We have longstanding expertise in acting for landlords selling or transferring freehold residential or mixed use blocks. Contact our team on 01225 462871. Alternatively, you can email, or complete the contact form at the foot of this page.
Selling or Transferring your Freehold
If you decide to sell, develop or ‘deal’ with your building containing residential flats, you need to be sure you aren’t caught out by legislation designed to protect the existing leasehold flat owners.
If you own the freehold or superior lease of a residential or mixed use block, it is essential to check whether your tenants have the ‘right of first refusal’ under the Landlord and Tenant Act 1987.
“Thank you for your diligence and ready accessibility; we really appreciated that.” MA
The Right of First Refusal – why is this important?
The Right of First Refusal may require you to offer the terms of your proposed ‘dealing’ to the leaseholders before you proceed. If you fail to do this, the leaseholders can potentially force the unravelling of the transaction to enable them to take the benefit of it. You could even be found guilty of a criminal offence.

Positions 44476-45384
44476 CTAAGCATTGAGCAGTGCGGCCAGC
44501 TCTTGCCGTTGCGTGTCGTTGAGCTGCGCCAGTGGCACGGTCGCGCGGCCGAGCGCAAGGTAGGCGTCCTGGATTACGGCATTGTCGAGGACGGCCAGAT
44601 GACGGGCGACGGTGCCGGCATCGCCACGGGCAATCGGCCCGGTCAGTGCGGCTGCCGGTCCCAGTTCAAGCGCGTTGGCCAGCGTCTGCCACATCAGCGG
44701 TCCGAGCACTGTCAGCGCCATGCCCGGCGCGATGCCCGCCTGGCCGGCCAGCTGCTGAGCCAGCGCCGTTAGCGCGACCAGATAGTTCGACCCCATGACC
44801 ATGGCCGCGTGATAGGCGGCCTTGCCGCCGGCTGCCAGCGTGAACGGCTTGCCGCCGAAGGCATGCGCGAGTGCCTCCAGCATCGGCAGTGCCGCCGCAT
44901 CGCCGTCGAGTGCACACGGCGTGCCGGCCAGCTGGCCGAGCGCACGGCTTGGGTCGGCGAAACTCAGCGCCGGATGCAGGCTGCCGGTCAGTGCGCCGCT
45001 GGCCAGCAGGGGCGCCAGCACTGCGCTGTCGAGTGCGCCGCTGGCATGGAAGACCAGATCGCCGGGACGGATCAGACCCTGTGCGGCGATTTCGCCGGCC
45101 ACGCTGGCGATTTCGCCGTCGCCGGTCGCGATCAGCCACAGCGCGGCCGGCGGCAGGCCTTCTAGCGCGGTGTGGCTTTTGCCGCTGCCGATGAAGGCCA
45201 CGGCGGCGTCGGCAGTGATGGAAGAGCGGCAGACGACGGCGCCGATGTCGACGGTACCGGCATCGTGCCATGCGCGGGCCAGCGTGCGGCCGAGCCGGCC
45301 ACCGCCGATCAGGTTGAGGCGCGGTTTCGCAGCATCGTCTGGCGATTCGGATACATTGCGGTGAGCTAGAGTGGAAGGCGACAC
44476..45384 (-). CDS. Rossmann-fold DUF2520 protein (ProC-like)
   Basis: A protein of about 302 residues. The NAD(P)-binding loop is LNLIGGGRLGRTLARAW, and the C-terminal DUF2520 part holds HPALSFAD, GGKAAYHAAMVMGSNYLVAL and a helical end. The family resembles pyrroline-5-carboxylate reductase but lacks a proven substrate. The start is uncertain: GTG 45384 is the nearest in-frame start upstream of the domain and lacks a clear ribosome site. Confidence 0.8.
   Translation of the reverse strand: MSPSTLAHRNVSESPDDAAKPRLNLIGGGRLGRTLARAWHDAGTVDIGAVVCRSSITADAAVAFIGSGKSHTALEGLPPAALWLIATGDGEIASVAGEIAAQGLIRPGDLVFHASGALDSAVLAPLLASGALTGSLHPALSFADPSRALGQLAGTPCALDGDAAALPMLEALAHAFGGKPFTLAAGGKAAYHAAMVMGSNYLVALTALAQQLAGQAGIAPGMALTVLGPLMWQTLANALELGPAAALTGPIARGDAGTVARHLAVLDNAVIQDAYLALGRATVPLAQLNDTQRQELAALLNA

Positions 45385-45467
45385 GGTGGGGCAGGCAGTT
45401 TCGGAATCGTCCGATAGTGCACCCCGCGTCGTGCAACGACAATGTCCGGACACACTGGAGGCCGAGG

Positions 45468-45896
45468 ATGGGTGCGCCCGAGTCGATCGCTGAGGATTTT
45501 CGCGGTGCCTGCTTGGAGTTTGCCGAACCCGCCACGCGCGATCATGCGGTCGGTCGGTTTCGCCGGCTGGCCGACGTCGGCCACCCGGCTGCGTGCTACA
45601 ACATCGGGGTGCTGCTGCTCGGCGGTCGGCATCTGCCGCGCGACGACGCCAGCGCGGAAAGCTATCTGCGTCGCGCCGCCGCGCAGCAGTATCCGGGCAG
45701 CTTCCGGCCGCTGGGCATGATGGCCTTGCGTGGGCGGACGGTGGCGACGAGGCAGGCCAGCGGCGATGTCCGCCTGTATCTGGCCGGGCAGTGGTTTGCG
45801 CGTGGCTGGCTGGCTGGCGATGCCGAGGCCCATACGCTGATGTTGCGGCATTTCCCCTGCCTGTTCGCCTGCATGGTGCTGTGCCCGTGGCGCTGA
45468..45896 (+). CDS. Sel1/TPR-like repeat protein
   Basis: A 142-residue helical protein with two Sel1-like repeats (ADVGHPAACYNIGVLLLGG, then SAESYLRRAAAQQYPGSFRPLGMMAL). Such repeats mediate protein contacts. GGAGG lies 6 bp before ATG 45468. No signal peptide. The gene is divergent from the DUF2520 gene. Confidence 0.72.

What is a ‘dealing’?
The right of first refusal applies to a sale of the freehold. However, it is vital to remember that it also applies to many other transactions, including:
- a sale of a headlease which is superior to the flat leases; and
- the grant of certain other leases, such as a lease to a developer to construct a new penthouse storey.
The good news is that complying with the obligations to offer the terms to the leaseholders is not too onerous, but it usually leads to a delay while the leaseholders are given time to decide whether or not to accept the offer.
“Your ability to steer us through this minefield was truly impressive. Thank you.” GT
Does the right of first refusal apply to all buildings?
No, the right of first refusal applies to buildings with residential use and some mixed use buildings. It is necessary to assess each building.